424: No shortcuts for Morgan Freeman
Fame was a long time coming for Morgan Freeman, who gives thanks to providence and friends
423: Universal values
Mina Chiba is equally at home on the stage as Miss Universe Japan as she is on a car racing circuit
422: Tsuzuki style
Kyoichi Tsuzuki, writer, editor and maverick designer, is Japan's great chronicler of the strange and exotic
421: Arnie, get your gun
Action star Arnold Schwarzenegger explains why the Sept 11 terror attacks won't change a thing in Hollywood
420: Plenty to Crowe about
Despite missing out on the Oscar for A Beautiful Mind, Russell Crowe is still very much in the spotlight
419: Piano man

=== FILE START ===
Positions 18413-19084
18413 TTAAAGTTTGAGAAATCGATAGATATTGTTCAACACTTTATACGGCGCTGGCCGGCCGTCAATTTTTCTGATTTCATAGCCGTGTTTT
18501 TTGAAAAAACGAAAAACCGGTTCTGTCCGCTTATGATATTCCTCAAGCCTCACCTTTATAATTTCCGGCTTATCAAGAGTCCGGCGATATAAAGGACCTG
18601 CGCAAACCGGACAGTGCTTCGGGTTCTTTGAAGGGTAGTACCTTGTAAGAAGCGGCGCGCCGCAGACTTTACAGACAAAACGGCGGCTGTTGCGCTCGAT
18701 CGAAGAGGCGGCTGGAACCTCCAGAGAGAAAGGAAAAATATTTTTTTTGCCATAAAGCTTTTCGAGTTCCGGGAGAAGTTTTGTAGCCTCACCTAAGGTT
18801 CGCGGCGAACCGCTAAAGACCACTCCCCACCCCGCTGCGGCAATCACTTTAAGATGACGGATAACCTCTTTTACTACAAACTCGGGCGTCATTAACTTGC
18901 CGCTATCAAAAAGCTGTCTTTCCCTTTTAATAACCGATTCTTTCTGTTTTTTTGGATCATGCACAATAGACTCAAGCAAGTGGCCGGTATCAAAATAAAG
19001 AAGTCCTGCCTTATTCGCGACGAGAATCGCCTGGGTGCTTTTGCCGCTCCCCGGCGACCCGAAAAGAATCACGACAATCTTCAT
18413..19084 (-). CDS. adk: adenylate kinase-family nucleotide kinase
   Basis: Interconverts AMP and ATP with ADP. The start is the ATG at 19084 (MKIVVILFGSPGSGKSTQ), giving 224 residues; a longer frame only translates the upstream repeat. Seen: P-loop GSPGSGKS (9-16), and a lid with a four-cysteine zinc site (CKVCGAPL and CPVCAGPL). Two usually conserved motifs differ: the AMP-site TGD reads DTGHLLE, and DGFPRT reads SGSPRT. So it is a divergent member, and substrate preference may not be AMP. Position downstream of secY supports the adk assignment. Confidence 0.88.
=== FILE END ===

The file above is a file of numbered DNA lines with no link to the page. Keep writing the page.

George Winston has made a career playing instrumental music inspired by the American West
418: War plane
Heroes often emerge out of the blood and guts of chaos, say filmmaker Ridley Scott and his crew of Black Hawk Down
416: The sexplorers
Killing Me Softly director Chen Kiage and star Heather Graham talk titillation
415: Don't call us retro
Stereolab take tunes back to the future
414: Running "Rings" around the rest
The cast and crew of Lord of the Rings talk Oscar and samurai elves
412: Lynch pin
Composer Angelo Badalamenti on Mulholland Drive and working with its famed director
411: Duality
Architects Astrid Klein and Mark Dytham on the beauty of building in Tokyo
410: American Woman
Natalie Merchant on her life and music
409: There's nothing like a dame
Veterans Julie Andrews and Gary Marshall team up for the Princess Diaries
408: Caiya Kawasaki
has built her image on berating Japanese men, but it's all for a reason